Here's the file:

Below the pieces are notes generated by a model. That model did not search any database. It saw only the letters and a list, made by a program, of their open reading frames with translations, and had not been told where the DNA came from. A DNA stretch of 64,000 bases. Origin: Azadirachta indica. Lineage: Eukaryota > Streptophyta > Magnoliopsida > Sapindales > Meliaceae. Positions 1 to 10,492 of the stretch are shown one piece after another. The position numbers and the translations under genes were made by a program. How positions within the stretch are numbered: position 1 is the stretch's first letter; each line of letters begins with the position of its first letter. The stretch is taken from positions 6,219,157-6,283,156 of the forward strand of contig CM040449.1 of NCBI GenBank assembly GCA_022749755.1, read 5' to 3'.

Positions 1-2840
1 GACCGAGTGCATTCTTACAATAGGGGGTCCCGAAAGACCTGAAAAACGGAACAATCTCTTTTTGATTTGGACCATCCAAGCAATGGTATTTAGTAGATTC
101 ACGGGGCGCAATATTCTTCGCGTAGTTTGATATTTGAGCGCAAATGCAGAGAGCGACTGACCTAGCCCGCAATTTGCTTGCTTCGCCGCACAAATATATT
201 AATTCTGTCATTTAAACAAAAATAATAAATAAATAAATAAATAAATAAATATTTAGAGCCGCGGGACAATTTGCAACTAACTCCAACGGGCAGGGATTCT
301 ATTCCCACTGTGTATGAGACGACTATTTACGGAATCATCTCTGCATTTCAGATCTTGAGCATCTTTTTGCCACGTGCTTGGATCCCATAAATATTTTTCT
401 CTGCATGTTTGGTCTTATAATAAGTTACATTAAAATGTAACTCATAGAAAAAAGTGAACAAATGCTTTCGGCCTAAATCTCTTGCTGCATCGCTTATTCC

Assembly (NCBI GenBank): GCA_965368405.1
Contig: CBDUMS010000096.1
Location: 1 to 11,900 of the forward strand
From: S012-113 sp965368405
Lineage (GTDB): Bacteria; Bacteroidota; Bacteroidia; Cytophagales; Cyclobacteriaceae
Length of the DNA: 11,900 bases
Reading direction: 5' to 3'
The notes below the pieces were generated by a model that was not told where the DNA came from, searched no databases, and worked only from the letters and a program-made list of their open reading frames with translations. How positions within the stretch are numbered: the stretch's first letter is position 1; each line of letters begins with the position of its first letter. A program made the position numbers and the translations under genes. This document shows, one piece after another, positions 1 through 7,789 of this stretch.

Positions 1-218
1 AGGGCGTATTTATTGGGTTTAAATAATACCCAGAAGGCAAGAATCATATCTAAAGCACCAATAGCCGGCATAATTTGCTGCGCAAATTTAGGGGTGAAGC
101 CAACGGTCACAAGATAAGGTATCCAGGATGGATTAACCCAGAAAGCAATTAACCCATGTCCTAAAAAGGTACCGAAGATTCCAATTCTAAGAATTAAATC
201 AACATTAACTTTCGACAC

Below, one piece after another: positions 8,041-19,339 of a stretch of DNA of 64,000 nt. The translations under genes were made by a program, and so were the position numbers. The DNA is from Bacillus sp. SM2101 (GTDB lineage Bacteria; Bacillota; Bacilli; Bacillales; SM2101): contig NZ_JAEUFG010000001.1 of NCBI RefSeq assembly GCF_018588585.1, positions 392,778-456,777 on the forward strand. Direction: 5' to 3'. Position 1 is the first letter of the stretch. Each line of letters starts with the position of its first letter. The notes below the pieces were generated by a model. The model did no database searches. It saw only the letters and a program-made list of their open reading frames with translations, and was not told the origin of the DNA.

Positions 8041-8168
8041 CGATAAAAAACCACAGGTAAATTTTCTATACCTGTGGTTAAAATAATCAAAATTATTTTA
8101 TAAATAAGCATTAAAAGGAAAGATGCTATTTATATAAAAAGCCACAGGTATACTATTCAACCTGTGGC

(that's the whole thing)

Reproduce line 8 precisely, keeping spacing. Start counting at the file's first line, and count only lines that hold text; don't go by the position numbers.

Assembly (NCBI GenBank): GCA_965368405.1